Report: Agriculture Botched Investigations
WASHINGTON (AP) _ The Agriculture Department has pretended to investigate anti-competitive behavior among stockyards and meat companies since 1999 but in hundreds of cases didn’t actually file complaints, a department audit found.
Employees created the appearance of a high rate of enforcement by logging routine letters and reviews of public data as investigations, according to a report Wednesday by the agency’s inspector general.
``Competition and complex investigations were not being performed, and timely action was not being taken,″ the inspector general found.
In fact, one regional office was reprimanded last year because it didn’t count routine correspondence as an investigation. The reprimand came from deputy administrator JoAnn Waterfield, who quit abruptly last month without giving a reason.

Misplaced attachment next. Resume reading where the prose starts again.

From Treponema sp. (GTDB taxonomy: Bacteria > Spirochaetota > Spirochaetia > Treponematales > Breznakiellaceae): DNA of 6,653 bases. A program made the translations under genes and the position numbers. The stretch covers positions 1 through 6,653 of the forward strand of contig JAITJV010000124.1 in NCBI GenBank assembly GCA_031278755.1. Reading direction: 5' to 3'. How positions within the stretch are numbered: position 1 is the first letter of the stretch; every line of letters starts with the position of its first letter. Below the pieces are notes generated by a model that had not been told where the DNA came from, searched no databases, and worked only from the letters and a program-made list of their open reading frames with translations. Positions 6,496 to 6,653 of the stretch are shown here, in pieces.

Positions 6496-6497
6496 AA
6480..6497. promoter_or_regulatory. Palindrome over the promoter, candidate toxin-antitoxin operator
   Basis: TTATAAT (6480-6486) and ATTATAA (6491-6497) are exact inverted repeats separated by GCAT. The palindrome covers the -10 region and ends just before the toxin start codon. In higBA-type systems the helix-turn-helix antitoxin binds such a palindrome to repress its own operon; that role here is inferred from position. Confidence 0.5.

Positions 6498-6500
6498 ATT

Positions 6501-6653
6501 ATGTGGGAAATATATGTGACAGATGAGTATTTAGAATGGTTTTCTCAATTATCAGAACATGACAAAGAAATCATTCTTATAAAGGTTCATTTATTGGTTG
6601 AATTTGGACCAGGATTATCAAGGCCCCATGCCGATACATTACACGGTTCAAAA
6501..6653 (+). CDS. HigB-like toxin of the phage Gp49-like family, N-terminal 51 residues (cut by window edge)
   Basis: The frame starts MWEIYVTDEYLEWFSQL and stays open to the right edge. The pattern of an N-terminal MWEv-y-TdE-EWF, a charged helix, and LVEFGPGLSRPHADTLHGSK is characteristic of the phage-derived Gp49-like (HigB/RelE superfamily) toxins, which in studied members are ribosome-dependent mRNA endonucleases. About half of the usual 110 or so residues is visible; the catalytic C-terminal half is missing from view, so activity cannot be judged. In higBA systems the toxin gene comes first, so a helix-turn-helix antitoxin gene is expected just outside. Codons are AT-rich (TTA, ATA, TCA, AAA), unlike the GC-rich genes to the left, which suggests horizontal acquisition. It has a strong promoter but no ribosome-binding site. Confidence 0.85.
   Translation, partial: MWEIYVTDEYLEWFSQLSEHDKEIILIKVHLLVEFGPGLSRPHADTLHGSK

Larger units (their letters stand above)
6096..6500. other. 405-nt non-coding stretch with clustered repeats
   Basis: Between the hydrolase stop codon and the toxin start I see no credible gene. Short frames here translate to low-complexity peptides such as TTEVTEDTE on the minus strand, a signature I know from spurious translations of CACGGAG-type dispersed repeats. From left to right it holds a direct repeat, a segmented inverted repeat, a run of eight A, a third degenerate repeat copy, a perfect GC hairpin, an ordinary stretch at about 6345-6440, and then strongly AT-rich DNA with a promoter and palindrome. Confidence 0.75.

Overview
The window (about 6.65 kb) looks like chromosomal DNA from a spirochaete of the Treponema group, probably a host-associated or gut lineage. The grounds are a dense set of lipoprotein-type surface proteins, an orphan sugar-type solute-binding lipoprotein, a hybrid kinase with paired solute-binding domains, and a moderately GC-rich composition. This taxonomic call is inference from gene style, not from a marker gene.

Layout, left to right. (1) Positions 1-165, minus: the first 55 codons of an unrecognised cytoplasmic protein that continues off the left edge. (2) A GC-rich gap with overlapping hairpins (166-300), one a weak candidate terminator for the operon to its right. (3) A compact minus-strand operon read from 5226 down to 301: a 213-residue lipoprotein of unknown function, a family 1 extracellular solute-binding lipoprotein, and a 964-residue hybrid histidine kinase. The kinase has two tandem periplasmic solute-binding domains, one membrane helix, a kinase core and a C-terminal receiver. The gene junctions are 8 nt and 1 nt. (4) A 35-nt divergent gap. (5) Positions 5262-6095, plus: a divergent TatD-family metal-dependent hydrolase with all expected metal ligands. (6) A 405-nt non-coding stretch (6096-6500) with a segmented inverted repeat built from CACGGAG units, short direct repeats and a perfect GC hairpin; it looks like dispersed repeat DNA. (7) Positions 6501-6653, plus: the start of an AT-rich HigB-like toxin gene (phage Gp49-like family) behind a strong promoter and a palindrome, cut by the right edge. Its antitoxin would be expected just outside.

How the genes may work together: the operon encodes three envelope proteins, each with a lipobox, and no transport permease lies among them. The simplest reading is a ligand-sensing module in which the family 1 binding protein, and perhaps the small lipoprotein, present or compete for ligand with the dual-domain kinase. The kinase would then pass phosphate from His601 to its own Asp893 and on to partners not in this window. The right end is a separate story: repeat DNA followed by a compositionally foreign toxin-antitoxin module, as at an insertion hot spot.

Department officials acknowledged the problems but said they’re being fixed.
``Of course I was bothered,″ said James E. Link, the new administrator of the Grain Inspection, Stockyards and Packers Administration. ``When I came here, I didn’t know the agency had those internal problems. You can’t fix a problem till you know you have it.″
The report did not provide a reason for the failure to perform investigations, but Link said he didn’t think employees deliberately tried to inflate their numbers.
``I think there was a lot of misunderstanding between headquarters and field offices as to what really constituted investigations,″ he said.
While anti-competitive complaints have not been initiated since 1999, officials said there have been complaints involving financial and trade practices.